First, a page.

Mine Any kind of excavation into the ground for the purpose of extracting some kind of raw material such as stone, metal ore, coal, or flint. The simplest mines are basically pits sunk into the ground to find or follow outcrops of the desired material; these can be described as open‐cast mines. Lines of shallow extraction pits following surface outcrops of metal ore are known as rakes. Deeper, rather cylindrical holes may be described as simple shaft mines. Examples where the shaft is expanded at the bottom to maximize the area available for extracting a particular layer of material are known as bell pits. Shafts that provide access to a series of galleries that follow seams of material underground are known as galleried shaft mines. Pits that run horizontally into a hill slope or cliff following material into the slope are known as adits or drift mines.

The techniques of mining developed steadily from Neolithic times onwards in most parts of the world, the use of fire‐setting and stone mauls being the commonest way of extracting hard rocks until hardened iron or steel tools became available in later medieval times. The use of drills and explosives appears from the 18th century ad. In prehistoric times, soft rock such as gravel or chalk was excavated using bone and antler tools and stone and flint axes. The archaeology of mines and mining is often rather complicated because as well as the underground elements (which are often well preserved) there will be surface structures including spoil heaps, processing areas, working floors, a range of shelters and facilities, drainage works, and perhaps aqueducts, leats, reservoirs, and other water management works where water power was used or where material removed from the mine itself needed to be washed.

#46 Preservationists Push for More Tax Credits

Preservationists Push for More Tax Credits

From the News and Tribune of Indiana, October 5, 2011

Advocates of historic preservation are pushing state lawmakers to expand a tax credit they say will create economic development and help boost restoration of Indiana’s downtowns.

According to Marsh Davis, president of Indiana Landmarks, the Indiana Historic Preservation Tax Credit is ineffective.  The annual allotment of credits is so low that developers must wait more than a decade to reap the tax credit's rewards.  According to Davis, they should be promoting the Tax Credit as a preservation tool but can't because of the backlog.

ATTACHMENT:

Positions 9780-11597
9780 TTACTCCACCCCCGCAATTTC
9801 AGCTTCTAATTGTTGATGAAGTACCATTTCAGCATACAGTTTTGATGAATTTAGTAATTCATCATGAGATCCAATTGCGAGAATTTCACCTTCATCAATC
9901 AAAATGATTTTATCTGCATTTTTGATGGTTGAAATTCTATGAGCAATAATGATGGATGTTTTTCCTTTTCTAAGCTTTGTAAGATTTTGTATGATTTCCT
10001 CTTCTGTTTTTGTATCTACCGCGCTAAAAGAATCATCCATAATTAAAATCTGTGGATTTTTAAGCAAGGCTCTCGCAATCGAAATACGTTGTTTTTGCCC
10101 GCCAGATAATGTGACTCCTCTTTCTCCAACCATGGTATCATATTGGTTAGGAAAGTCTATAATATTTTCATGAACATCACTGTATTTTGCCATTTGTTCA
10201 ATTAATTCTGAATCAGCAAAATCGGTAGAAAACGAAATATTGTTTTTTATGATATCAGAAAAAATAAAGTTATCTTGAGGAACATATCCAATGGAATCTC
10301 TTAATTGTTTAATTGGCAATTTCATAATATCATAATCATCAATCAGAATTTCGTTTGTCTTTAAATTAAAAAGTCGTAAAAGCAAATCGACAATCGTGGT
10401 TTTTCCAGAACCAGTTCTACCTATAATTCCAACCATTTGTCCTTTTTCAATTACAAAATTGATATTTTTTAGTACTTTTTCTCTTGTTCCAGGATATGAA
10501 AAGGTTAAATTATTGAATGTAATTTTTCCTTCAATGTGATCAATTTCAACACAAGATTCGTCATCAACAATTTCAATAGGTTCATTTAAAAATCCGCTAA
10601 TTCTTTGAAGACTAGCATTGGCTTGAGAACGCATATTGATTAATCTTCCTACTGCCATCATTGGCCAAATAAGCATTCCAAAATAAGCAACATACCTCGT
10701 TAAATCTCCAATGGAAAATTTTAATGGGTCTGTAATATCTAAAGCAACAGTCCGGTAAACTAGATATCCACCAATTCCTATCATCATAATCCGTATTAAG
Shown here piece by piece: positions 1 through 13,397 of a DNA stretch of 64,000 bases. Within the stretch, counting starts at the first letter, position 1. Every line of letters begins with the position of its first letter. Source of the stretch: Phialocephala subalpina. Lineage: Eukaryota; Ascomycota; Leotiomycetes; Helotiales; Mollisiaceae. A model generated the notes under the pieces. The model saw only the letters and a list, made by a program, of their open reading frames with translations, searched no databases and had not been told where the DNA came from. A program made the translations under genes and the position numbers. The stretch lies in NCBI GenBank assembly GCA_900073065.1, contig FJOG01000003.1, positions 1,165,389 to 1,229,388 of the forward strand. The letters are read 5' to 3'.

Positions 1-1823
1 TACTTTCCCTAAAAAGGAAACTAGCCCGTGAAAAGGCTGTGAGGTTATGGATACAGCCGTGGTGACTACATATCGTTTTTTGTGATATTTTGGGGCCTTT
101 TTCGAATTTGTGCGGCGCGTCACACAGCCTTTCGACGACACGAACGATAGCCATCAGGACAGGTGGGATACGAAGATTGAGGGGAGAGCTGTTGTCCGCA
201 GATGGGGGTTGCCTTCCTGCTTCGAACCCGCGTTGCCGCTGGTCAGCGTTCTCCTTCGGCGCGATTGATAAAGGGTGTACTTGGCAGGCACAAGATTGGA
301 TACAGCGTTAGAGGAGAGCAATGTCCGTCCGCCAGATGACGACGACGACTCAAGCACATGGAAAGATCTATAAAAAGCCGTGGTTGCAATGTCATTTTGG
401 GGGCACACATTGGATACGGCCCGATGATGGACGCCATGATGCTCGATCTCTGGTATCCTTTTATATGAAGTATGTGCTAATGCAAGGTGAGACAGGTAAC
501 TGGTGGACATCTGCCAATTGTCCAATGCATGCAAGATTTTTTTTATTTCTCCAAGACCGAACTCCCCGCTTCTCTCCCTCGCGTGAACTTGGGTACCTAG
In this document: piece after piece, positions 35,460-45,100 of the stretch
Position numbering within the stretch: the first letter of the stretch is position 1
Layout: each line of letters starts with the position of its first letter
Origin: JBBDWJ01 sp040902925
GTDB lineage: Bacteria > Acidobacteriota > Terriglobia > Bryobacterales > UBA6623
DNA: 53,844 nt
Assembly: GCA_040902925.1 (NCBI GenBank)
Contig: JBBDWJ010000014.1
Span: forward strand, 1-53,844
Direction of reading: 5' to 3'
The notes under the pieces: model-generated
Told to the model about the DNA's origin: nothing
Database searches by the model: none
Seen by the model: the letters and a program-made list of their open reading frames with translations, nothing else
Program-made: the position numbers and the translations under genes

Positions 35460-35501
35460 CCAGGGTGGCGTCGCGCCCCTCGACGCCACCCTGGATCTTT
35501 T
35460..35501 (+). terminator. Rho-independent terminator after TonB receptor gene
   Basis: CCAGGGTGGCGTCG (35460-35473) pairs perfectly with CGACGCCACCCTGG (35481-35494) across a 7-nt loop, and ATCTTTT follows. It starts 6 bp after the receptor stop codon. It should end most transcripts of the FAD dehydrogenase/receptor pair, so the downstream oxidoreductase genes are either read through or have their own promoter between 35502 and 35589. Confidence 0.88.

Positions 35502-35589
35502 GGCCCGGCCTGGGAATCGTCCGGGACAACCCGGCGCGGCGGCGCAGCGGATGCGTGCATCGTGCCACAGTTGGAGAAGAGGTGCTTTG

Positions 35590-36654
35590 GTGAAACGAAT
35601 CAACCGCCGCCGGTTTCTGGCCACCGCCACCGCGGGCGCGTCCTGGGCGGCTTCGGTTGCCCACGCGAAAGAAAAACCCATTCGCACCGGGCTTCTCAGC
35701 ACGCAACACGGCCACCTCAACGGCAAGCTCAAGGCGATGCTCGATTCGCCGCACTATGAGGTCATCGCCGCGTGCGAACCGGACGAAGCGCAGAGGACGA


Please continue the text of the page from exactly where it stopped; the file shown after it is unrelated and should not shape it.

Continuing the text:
Lawmakers, though, said that while the tax credit is a worthy program, any expansion would cost the state money at a time when the budget is already tight.

State lawmakers say that paying off the credits that have so far been approved but for a future date would cost almost $5 million.

According to Senator Brandt Hershman (R):

“A tax credit in essence means someone has to pay more in taxes or some program has to be cut to keep a balanced budget,” Hershman said. “I like this program. But how are we going to make this work and keep our fiscal house in order?”

The tax credit was created in 1994.  The credit, "offers users a state income tax credit of up to 20 percent of the cost of the preservation or restoration, up to a maximum of $100,000 per project."  The structure must be at least 50 years old, on the Indiana Register of Historic Sites and Structures, and be income-producing.  The property must be certified by the Division of Historic Preservation and Archaeology.

The total amount of credits annually can not be more than $450,000 so credits are pushed into future years.  Legislation introduced in January would have immediately increased the cap to $2 million and increased $2 million every year until the cap reached $10 million per year.  Half of the money would have been used for backlog credits and the other half for new projects.

Sounds good to me.

The state is torn between stimulating economic development but would cost the state more money.

According to Davis, Indiana's tax credit program is the least effective of the 31 states that offer similar programs.

Representatives are worried that the tax credit will mostly be applied in Indianapolis and not state wide.  The program is still under review and no decisions have been made to date.

Are tax credit programs working in your state?  Any problems?  Are there better solutions to encouraging the preservation of historic places in economically ravaged downtown areas?  Interesting story.

Written in Sparks, Nevada


2008  The Concise Oxford Dictionary of Archaeology (iPad App), Oxford University Press, 2nd ed.   Developed by Handmark, Inc.

Rabotage Excavation technique in which the surface of a deposit is carefully scraped with a trowel, knofe, or sharp spade to reveal features and cuts represented by differences in texture, color, or composition.  The technique is especially useful in silty and sandy soils.